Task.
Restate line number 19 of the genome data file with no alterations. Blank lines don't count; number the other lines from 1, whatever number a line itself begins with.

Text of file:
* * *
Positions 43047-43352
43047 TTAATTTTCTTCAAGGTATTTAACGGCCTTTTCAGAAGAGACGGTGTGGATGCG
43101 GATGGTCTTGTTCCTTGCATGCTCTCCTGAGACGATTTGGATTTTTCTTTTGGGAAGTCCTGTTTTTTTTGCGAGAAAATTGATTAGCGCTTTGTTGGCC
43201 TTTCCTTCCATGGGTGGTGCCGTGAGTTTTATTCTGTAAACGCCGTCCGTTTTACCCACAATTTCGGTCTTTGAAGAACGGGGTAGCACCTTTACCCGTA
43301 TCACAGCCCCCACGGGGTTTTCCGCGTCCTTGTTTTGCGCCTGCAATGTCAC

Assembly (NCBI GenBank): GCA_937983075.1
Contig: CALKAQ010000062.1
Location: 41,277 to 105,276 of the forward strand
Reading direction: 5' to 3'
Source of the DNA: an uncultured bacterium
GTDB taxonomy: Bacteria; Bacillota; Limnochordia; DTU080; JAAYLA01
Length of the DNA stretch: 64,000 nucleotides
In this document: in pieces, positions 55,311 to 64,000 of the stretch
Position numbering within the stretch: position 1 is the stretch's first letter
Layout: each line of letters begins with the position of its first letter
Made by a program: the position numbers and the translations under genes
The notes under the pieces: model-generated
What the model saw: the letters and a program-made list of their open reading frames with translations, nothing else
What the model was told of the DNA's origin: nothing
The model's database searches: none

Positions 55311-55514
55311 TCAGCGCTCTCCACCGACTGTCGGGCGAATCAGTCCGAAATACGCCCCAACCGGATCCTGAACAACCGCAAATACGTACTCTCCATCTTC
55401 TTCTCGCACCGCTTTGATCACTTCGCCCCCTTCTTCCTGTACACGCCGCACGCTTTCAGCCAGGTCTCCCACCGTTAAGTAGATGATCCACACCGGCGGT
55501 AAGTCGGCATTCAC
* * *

What the model was told of the DNA's origin: nothing